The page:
Richard Hatch, an actor and writer best-known for his work on the Battlestar Galactica franchise, has passed away at the age of 71 from complications related to pancreatic cancer.
Born in 1945 in Santa Monica, California, Richard Hatch began acting in the Los Angeles Repertory Theatre in the 1960s. He broke into television in 1970 with a regular role on the soap opera All My Children. He left after two years and became a reliable guest star, appearing in TV shows such as Cannon, The Waltons and Hawaii Five-O. In 1976 he gained some acclaim and notice for his season-long recurring role on The Streets of San Francisco.
In 1978 he played the role of Captain Apollo in Glen A. Larson's space opera Battlestar Galactica. He played the serious straight man to Dirk Benedict's more flamboyant Lt. Starbuck, setting up a strong leading man double act. Hatch identified with the character strongly, as well as the epic story Larson was trying to tell. He was bitterly disappointed when the show was cancelled despite very strong ratings and declined to return for the heavily-derided, low-budget spin-off Galactica 1980.
Hatched continued to appear as a recurring guest star throughout the 1980s on shows such as Dynasty, Santa Barbara and Fantasy Island. In the 1990s he turned his attention back to Battlestar Galactica. Glen A. Larson had struck the terrible Galactica 1980 from the canon and planned a comeback series which would feature Apollo, and thus Hatch, in a leading role (effectively replacing his character's father, Commander Adama, after the death of actor Lorne Greene in 1987). Hatch wrote or co-wrote seven Battlestar Galactica novels in support of this effort.
In 1999 Hatch financed a trailer called Battlestar Galactica: The Second Coming as a proof-of-concept for a revival of the show. Universal, who then held the rights, decided to reject both The Second Coming and a pitch by Larson focusing on the missing Battlestar Pegasus for a complete, fresh reboot project from Star Trek writer Ronald D. Moore. The rebooted Battlestar Galactica launched with a TV mini-series in 2003 before becoming an ongoing series lasting from 2004 to 2009.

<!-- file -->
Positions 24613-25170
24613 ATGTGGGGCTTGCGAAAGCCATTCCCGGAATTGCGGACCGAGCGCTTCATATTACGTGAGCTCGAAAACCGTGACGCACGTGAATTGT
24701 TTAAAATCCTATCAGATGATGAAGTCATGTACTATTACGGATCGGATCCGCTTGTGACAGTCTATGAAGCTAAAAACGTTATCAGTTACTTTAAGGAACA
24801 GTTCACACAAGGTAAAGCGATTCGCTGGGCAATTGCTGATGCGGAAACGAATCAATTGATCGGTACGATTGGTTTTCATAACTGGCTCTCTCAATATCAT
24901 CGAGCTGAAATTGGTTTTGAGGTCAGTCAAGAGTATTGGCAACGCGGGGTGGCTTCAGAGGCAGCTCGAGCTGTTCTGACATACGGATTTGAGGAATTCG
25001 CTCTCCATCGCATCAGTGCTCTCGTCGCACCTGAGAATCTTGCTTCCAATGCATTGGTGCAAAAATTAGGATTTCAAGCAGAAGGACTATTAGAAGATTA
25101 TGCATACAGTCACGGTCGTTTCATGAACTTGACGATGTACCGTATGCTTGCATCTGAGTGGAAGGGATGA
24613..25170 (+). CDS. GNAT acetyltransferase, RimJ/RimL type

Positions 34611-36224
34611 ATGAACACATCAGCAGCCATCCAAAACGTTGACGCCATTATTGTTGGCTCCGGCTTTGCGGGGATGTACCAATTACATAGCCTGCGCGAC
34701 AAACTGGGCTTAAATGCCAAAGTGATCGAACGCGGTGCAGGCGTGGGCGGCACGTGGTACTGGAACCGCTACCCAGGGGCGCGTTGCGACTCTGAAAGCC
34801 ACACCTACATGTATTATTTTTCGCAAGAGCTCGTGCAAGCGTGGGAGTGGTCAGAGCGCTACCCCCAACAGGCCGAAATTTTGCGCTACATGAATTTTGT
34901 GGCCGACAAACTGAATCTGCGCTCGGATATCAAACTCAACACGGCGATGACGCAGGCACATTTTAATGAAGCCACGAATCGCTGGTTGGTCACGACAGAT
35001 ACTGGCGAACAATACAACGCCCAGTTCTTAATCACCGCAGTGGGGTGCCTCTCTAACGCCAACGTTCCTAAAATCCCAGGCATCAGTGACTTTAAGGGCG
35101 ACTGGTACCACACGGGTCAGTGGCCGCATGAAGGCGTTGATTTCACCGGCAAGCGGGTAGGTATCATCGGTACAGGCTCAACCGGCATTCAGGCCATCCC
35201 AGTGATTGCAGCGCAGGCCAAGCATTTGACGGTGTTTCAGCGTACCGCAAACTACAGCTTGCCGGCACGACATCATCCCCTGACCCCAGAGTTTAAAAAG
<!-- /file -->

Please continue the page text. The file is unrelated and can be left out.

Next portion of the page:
Unlike co-star Dirk Benedict, who was critical of the show's diverse casting and the recasting of his role with a female actress (Katee Sackhoff, whom Benedict later admitted was good in the role and met her for a coffee and photo-op in, appropriately, Starbuck's), Hatch was more open-minded about the reboot. To his surprise, he was offered a role in the series in the recurring role of former terrorist-turned politician Tom Zarek. Relishing the character, who was multi-faceted and complex, Hatch committed to the role and appeared in all four seasons of the ongoing show. He was written out in the final season, but criticised some of his character's final decisions as being uncharacteristic and bizarre (a view echoed by many critics), a shame after the much more nuanced portrayal of the character in the first three seasons.
Subsequent to his final appearance on BSG in 2009, Hatch created a new space opera franchise called The Great War of Magellan, consisting of a roleplaying game and comic book. He also appeared in the Star Trek fan film Prelude to Axanar as a Klingon general and was due to reprise the role in the full-length follow-up before this was canned by CBS and Paramount's legal department.
Richard Hatch was notable for his strong involvement with fandom and winning fan support for attempting to resurrect the Battlestar Galactica franchise. Although his project failed, it certainly helped contribute to the momentum that led to the franchise's return in 2003. Hatch also gave an excellent, layered and nuanced performance as Tom Zarek, a role that challenged him much more than the straightforward hero Apollo of the original series, showing that he was a much more capable actor than perhaps some had first thought. He will certainly be missed.